[level-member] The topic of collecting Ground Rent in Freehold and Resident Management Companies is complex, sparking hot debate in the world of Block Management and Accounting.
In this article, we explore the perks and pitfalls of this freehold income in Resident Freehold Blocks and offer advice* to help your FMC/RMC overcome them….
When considering the collection of Ground Rent in a Freehold Management Company (FMC) or Residents Management Company (RMC), one has to weigh up Practicalities & Cost versus Legislation and Implications.
At Callaways, we frequently see Companies set up for Enfranchisement and Right to Buy claims, that have not been advised on how they may want to address the future collection of this freehold income.
Commonly, when all flat Leaseholders jointing acquire the Freehold, they will want to dispense with this requirement, perceiving it an “extra cost”. Conversely, where some Leaseholders chose not to partake in the Management Company, the collection of Rent from all or some flats owners is considered an “return” on a freeholders investment, divided up proportionately at regular intervals.
Whilst either arrangement may pass unnoticed and without issue for several years, there are several reasons for RMC/FMC’s to consider all aspects of their decision and formalise it, whether on formation or retrospectively. Doing so will protect against unexpected out of pocket expenses for company sundries, tax implications and delays at point of sale!
1. Accounting for Rent receipts
Following the letter of the “Law” any Ground Rent collected should be received and accounted for in a separate bank account to any Service Charges. Unless the company members are proficient in Accounting they will then need to employ the services of a professional to report the years activity, in the form of a Company return. Despite common belief, a company is not dormant, just because it is not paying out expenses from the Ground Rent. Income must still be recorded to Companies House and where expenditure has not been incurred in excess of the sums received, the profit should be noted. Once dividends of this balance are issued, the individual shareholders will need to make sure that their own circumstances do not mean a tax is applicable to this income.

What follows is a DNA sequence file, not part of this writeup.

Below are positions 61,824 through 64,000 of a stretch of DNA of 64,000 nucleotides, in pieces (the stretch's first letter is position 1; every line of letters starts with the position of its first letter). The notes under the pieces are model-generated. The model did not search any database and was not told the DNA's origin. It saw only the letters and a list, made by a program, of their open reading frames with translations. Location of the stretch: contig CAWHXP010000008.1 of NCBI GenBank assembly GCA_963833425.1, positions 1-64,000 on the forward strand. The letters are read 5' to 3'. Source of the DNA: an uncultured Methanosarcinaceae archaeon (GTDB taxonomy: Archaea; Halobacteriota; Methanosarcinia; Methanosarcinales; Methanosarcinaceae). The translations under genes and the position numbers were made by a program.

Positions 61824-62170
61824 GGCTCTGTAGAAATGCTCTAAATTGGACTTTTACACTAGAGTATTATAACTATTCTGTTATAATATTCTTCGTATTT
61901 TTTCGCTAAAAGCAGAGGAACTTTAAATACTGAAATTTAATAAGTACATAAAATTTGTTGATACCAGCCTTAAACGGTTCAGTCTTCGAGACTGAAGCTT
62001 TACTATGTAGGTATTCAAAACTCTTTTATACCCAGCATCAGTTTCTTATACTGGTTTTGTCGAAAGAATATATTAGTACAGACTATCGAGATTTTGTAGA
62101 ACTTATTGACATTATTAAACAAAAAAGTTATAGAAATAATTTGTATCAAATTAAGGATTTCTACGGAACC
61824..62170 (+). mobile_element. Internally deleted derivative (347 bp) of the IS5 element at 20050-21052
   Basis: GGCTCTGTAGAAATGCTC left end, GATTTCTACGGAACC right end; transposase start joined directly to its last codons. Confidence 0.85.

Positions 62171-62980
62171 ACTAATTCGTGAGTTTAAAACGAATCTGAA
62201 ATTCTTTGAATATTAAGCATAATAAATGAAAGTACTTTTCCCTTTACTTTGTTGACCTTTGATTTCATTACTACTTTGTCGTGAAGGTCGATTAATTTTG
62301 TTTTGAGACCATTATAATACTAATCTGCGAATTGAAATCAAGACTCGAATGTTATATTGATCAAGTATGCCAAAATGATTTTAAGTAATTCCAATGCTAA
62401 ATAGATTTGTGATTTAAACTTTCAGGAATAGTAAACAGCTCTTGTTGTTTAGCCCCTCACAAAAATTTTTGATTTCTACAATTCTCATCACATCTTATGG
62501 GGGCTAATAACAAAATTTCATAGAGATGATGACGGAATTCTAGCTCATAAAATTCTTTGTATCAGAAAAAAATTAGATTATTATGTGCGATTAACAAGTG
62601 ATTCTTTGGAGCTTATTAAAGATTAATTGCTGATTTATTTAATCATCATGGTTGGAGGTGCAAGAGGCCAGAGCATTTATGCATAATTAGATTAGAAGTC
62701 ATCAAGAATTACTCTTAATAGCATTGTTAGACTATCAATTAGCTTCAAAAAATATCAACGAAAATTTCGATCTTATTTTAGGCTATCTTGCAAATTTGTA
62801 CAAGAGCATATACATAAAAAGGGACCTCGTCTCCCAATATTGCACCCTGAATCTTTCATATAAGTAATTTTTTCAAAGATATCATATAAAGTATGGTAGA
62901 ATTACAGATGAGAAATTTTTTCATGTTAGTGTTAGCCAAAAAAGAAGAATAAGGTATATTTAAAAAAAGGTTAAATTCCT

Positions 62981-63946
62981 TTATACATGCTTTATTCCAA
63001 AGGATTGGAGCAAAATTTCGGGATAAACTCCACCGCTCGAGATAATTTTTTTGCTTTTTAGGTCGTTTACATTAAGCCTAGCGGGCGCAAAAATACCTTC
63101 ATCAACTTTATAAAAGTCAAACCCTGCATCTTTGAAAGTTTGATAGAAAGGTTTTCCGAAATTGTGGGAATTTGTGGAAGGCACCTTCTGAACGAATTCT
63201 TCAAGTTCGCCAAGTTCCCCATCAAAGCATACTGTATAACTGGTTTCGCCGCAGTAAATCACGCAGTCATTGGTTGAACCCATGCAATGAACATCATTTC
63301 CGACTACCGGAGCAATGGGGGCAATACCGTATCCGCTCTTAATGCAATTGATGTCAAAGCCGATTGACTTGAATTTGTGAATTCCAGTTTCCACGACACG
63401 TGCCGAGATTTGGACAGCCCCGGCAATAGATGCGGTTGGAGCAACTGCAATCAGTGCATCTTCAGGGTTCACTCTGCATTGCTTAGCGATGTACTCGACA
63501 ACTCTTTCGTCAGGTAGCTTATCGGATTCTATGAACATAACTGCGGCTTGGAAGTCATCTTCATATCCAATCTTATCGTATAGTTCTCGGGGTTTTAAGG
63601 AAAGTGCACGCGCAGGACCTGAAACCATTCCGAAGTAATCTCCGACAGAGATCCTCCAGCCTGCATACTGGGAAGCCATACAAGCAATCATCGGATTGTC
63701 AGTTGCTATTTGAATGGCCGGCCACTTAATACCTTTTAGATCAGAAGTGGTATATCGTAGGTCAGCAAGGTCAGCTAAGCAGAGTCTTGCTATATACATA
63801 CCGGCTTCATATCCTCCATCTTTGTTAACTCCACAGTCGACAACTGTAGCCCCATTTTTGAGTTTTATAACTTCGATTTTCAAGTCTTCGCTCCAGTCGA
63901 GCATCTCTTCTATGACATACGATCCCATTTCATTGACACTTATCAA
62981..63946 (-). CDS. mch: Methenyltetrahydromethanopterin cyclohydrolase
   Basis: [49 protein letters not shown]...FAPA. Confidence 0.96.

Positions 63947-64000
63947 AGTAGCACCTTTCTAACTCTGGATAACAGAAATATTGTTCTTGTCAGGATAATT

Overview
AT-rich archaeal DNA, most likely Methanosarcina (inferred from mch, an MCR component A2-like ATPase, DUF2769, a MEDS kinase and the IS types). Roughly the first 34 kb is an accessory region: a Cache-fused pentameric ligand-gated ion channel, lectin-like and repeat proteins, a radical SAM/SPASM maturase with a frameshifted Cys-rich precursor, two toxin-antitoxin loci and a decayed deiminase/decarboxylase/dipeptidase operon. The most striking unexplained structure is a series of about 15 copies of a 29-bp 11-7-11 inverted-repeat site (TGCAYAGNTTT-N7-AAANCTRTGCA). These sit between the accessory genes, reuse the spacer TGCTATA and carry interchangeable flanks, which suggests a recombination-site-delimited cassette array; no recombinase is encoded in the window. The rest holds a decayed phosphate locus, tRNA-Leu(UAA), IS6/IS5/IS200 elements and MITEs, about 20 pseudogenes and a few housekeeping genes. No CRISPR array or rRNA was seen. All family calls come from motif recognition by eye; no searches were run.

2. No Ground Rent due
In the eventuality that ground rent is not being charged, there may be no Company “kitty” to pay for the annual return, Directors and Officers Insurance and other non recoverable service charge expenditure. This then means that shareholders still have to contribute a sum outside of the Service Charges to cover these costs, despite it not being labelled as Ground Rent. Passing these expenses incorrectly through the Service charge would mean they were not recoverable in the event of a dispute but some well drafted (or varied) leases overcome this issues by incorporating the allowance of company costs. It is important that you are familiar with the particulars of your development/block.
3. Retrospective Variation for the collection of Ground Rent
Having considered the above, should you find yourself wanting to dispel with a requirement to collect Ground Rent but realise this decision was not formalised, it is not too late. A proactive approach to this problem would is to amend the documentation to support the preferred practise. This can be achieved by seeking to vary the lease, which unfortunately can be a lengthy and expensive process, involving the lender consent for all mortgagees on flats (and their relevant fees!).
Fortunately, if all flats are shareholders, a pragmatic alternative may be to agree a Board resolution waiving this entitlement. The resolution can then be presented to each incoming buyer at the point of purchase.
Callaways strongly recommend that all RMC/FMC’s seek independent legal advise on the issues raised in this article to ensure you are operating within your own restrictions and avoid litigation – this would be an expense well-incurred and spent from Ground Rent income.
*DISCLAIMER: Whilst every effort is made to ensure the accuracy of the information given, Callaways are not specialists in Company practise and legal matters and rely on industry professionals to advise Clients how best to proceed in each individual case.
Written by Lauren Wadey MIRPM, AssocRICS for Callaways[/level-member]